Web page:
Daily Archives: November 14, 2021

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JARS: New December 2021 Issue is a Blockbuster!

The December 2021 issue of The Journal of Ayn Rand Studies (Volume 21, Number 2) is in production and it’s a blockbuster!

First and foremost, the issue is dedicated to the memory of Advisory Board member and JARS contributor, the late Steven Horwitz. It also introduces four new Advisory Board members: Laurence I. Gould, Kirsti Minsaas, Aeon J. Skoble, and Edward W. Younkins — as well as a new Associate Editor: Roger E. Bissell.

And as we have done with every issue that we’ve ever published, we introduce at least one new contributor to the JARS family. This time, it’s two new contributors: Winton Bates and Pavel Solovyev, with whom I’ve coauthored the lead essay. Here’s our line-up:

Introduction: Dedicating — and Rededicating – Chris Matthew Sciabarra

The Rand Transcript Revealed – Chris Matthew Sciabarra and Pavel Solovyev

The Lady and the Stamp – Amos Wollen

Reviews

Flourishing in a Risky World – Winton Bates (a review of Freedom, Eudaemonia, and Risk, by Kathleen Touchstone)

The First Russian Biography of Ayn Rand – Anastasiya Vasilievna Grigorovskaya (a review of Ayn Rand, by Ludmila L. Nikiforova and Mikhail B. Kizilov)

Hunting the Pseudo-Philosopher: Perils and Pitfalls – Roderick T. Long (a review of False Wisdom, by Gary H. Merrill)

Check the JARS site for article abstracts and contributor biographies!

I am going to have a lot more to say about the coauthored lead essay, “The Rand Transcript Revealed” in the coming days and weeks. One of its sparkling characteristics is the first-ever publication of 28 images of original archival documents (in color for all electronic formats of the journal; rendered in black and white for our print version).

For now, let me just extend my deepest appreciation to our readers as we complete our twenty-first volume. We remain the only scholarly, double-blind peer-reviewed, biannual, interdisciplinary, university-press published periodical devoted to the study of Ayn Rand and her times.

Folks can subscribe to the journal here.

The December 2021 Issue of The Journal of Ayn Rand Studies

Uncle Nick, Godfather: RIP

On Thursday, November 11, 2021, my Uncle Nick Michalopoulos died at the age of 91, after several years of battling serious health issues. He was my mother’s brother.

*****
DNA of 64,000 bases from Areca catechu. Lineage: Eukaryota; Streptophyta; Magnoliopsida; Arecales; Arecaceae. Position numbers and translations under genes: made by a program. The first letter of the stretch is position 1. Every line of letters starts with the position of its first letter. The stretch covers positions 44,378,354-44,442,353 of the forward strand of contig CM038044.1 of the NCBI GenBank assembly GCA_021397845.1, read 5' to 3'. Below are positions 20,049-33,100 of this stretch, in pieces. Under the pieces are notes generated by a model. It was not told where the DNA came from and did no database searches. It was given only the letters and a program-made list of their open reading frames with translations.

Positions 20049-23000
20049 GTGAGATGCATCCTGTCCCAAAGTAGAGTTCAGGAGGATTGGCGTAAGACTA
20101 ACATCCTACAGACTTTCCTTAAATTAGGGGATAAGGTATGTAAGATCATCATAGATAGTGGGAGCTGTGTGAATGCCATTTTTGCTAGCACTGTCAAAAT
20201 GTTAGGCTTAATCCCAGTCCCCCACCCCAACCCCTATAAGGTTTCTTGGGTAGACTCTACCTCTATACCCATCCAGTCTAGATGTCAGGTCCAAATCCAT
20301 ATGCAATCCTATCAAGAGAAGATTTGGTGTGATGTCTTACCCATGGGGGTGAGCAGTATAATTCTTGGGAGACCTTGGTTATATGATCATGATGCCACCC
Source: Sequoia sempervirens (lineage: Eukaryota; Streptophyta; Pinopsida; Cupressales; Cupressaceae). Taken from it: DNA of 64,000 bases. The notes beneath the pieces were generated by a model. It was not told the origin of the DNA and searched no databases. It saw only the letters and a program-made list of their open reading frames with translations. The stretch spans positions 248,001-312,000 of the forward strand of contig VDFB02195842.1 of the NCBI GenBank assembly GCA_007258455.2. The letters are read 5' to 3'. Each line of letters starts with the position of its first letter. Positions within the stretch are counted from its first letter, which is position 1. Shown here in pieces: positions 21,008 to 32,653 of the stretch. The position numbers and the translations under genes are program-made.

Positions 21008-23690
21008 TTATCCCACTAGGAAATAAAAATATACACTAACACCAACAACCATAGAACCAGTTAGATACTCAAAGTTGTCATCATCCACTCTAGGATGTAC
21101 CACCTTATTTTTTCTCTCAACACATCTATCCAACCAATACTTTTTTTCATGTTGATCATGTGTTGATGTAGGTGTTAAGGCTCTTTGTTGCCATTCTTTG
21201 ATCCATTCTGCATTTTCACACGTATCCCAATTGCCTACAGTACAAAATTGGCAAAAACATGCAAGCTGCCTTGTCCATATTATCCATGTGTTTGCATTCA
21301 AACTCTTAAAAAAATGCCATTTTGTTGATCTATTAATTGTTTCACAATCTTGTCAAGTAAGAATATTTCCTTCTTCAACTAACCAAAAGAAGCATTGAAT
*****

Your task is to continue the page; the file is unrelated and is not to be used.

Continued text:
My relationship with Uncle Nick was blessed quite literally from the very beginning. As my godfather, he held me in his arms when I was baptized on June 11, 1961 at the Three Hierarchs Church in Brooklyn (the church whose first pastor was my grandfather, Vasilios P. Michalopoulos, and my mom was his sister).

Born on June 14, 1930, Uncle Nick would go on to serve in the medical unit of the Navy during the Korean War. Thereafter, he worked thirty years at Western Electric. He was the only one of eight siblings to go on to attend college—Brooklyn College, to be precise. (My sister would follow in his footsteps, becoming the first in our extended family to graduate from Brooklyn College some years later.)

Throughout his life, Uncle Nick exhibited a remarkable range of wonderful talents—from singing to athletics, crafts to parenting. Indeed, he and my godmother, Aunt Vina, raised three children—my first cousins—to whom they have passed on their loving gifts: Will, Marie, and Christine. Add to that seven grandchildren, and two great-grandchildren. In his retirement years, Uncle Nick enjoyed golfing and traveling, and was very handy, even crafting golf clubs and pitching-in with the church here in Brooklyn and out on Long Island, a testament to his strong Greek Orthodox faith.

Over the years, as I truly got to know my godfather, I saw that he had a sweet sense of life and a wonderfully dry sense of humor. Because he lived out on the island, we didn’t see each other as much as we would have liked, but we spoke regularly. I never missed a birthday, a holiday, or a Father’s Day wish.

I am deeply saddened by his passing. And I will carry his love in my heart forever. Rest in Peace, Uncle Nick.

Aunt Vina (l) and Uncle Nick (r)